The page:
Low-refractive index layers may be formed from a variety of materials such as, silica based sol gel materials, fluoride composite (typically to improve refraction) or combinations of same. The fluoride composite may include, without being limited thereto, magnesium fluoride, aluminum fluoride, sodium fluoride, lithium fluoride, calcium fluoride, barium fluoride, strontium fluoride, cryolite, and chiolite, and/or combinations thereof. According to the present disclosure the ARC component comprises a silica (SiO2) inorganic porous skeleton, having hydrophobic organic groups covalently linked therein. Without being limited thereto, the organic groups may be selected from the group consisting of C1-C8 alkyl, at times, C1-C4, however, preferably methyl or ethyl.
 In one embodiment, the silica based ARC component is used in a single interference configuration coating and comprises a sol-gel material. Typically, sol gel material has a low refraction index. One way to achieve a lower index than that of SiO2 is to introduce voids into the material. This can be done by combining silica with fluorides, such as those described above.
 In accordance with the present disclosure, the coating also comprises a self cleaning (SC) component. The principle underlying the self-cleaning component is Lotus' natural self cleaning mechanism, known also as the Lotus effect. As described hereinbefore, self cleaning coatings are characterized by a contact angle of at least about 150° (≧150°), a sliding angle of at most about 10°) (≦10° and transmittance of above about 80%, at times above about 90%, preferably above 92% or even above 96% in a selected spectrum. In one embodiment, the dual coating is aimed at providing anti-reflectance in the visible light, UV and IR spectra (including NIR) of at least 92%, at times at least 96%, 98%, 99% and even up to 100% transmittance (0% reflectance).
 The SC component it typically configured to provide the surface onto which it is applied a degree of roughness that may be in a macro and/or nano scale. In the context of the present disclosure, a material applied to the surface of the substrate to provide a degree of roughness in the nano-scale is referred to as the "nano-structuring agent", and a material applied to the surface of the substrate to provide a degree of roughness in the macro scale is referred to as the "micro-structuring agent". The self cleaning component may comprise a nano-structuring agent, a micro-structuring agent as well as a combination of same.
 The nano-structuring agent may be selected, without being limited thereto, from the group consisting of hydrophobic-functionalized polyhedral oligomeric silsesquioxane (POSS) compounds. Each POSS molecule may contain multi (1-8) covalently bonded functionalities. POSS functionalities include, without being limited thereto, alcohols and phenols, alkoxysilanes, amines, chlorosilanes, halides, acrylates and methacrylates, epoxides, esters, nitriles, olefins, phosphines, silanes, silanols, thiols and fluorinated POSS. Preferably fluoro-functionalized POSS (FPOSS) is utilized to provide both nanoroughness and hydrophobic surface chemistry. Most preferably POSS with long pendant fluoroalkyl chains are used. The nano-structuring agent may also comprise fluorosilane, fluoroalkylsilane, alkylsilane, and the like known to provide ultra/super hydrophobic properties.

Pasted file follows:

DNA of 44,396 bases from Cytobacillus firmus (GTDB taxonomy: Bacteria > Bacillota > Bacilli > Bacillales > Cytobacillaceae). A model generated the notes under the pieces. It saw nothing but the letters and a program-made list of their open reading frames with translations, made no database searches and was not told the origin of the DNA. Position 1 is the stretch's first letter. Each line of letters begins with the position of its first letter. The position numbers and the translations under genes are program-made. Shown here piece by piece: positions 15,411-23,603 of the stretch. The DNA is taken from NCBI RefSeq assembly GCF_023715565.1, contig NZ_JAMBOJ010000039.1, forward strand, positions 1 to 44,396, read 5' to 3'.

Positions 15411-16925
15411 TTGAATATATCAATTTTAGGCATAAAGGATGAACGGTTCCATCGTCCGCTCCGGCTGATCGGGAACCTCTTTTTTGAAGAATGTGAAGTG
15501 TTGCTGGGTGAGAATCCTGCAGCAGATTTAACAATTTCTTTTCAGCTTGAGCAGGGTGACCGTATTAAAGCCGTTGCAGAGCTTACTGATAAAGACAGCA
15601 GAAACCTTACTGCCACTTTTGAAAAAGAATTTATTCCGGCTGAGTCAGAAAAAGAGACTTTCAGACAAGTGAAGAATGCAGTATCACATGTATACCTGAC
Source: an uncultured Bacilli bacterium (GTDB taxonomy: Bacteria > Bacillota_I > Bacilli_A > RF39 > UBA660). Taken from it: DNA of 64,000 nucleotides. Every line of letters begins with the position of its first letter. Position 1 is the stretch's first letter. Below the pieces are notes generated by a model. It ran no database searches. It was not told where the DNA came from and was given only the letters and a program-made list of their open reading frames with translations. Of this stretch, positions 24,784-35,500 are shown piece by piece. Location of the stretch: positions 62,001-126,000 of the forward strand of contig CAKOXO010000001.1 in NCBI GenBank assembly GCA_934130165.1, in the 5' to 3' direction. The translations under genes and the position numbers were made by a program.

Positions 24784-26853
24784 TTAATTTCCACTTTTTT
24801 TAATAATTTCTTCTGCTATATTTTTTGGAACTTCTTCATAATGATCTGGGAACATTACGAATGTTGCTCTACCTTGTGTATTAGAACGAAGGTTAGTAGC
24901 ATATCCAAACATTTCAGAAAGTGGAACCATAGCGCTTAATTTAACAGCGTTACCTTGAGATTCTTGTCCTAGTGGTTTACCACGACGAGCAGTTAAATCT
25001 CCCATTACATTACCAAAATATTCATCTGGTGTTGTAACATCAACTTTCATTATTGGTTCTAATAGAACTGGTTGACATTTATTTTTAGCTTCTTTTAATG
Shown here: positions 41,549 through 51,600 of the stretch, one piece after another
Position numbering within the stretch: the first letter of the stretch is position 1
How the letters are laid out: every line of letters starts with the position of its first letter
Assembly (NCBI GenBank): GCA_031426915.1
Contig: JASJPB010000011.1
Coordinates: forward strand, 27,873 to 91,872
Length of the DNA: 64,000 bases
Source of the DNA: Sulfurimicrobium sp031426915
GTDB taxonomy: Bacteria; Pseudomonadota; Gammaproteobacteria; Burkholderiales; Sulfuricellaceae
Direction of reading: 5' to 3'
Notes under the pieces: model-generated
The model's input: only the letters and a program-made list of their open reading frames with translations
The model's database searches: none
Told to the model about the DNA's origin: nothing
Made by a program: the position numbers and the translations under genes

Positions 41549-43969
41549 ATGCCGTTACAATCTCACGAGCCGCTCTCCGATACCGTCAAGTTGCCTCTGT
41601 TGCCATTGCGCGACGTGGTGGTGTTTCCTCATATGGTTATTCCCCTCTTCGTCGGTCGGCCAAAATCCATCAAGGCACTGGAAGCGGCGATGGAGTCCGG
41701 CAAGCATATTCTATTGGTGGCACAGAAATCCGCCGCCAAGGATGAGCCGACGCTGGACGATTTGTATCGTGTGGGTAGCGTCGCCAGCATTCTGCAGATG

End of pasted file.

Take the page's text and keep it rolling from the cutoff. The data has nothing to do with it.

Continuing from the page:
Care should be given so that the SC layer does not block light from reaching the antireflective layer. In other words, that the SC layer remains transparent to the spectrum of interest after being applied onto the ARC layer. Typically, transparency is preserved
 Without being limited thereto, the micro-structuring agent may be a silica based substance selected from colloidal silica, precipitated silica, unprecipitated silica, hydrophilic fumed silica, hydrophobic fumed silica, colloidal silica, treated colloidal silica, silicate, or treated silicate or any modification or combination thereof. The micro-structuring agent may also be selected from PTFE micropowder, metal nanopowder, metal oxide, inorganic nanopowder, oxide, sulfide, nanoclay, hyperbranched polymer or bohemite or any modification or combination thereof. The microstructuring agent typically has a particle or agglomerate size ranging from 0.1 to 100 microns, typically from 0.1 to 50 microns. It is preferable to select micro-structuring agents that essentially do not absorb light in the spectral region that is desired to be transmitted.
 The ARC component and the SCC component are applied in combination onto the substrate's surface. The combination may be of various configurations, such as those illustrated in FIGS. 1A-1C.
 In accordance with one embodiment, the ARC component and the SCC component are laminated one on top of the other to form a bilayer ARC+SCC (FIG. 1A). To this end, the substrate is coated with a first coating layer comprising the ARC component, onto which a second layer comprising the SC component is applied. The bilayer coating configuration may be regarded as a sandwich configuration where an AR layer is sandwiched between in the interface between the substrate and the SCC.
 The dual coating of the invention may also comprise a triple layer configuration, referred to as the trilayer coating. According to this embodiment, the interface between the ARC and the SCC may comprise laminate of an interface material that essentially does not reduce transparency of the coating, and does not increase the sliding angle above 10°. The interface material may be a primer, e.g. to facilitate tight contact between the AR and SCCs. The tight contact between the ARC component and the SCC component facilitated by the interface material may be facilitated by covalent bonding as well as by non-covalent interactions. Non-limiting examples of an interface material that can be sandwiched between the ARC component and the SCC component include, silane coupling agents.
 According to yet another embodiment, a single layer configuration of coating is used, where a mixture of the ARC component and the SCC component are intimately mixed prior to application onto the substrate such that a single layer coating of homogeneously disperse AR component and SC component is obtained.
 It is noted that in any one of the above configurations, the SCC component may comprise a nano-structuring agent, a micro-structuring agent as well as combinations of same, as discussed above.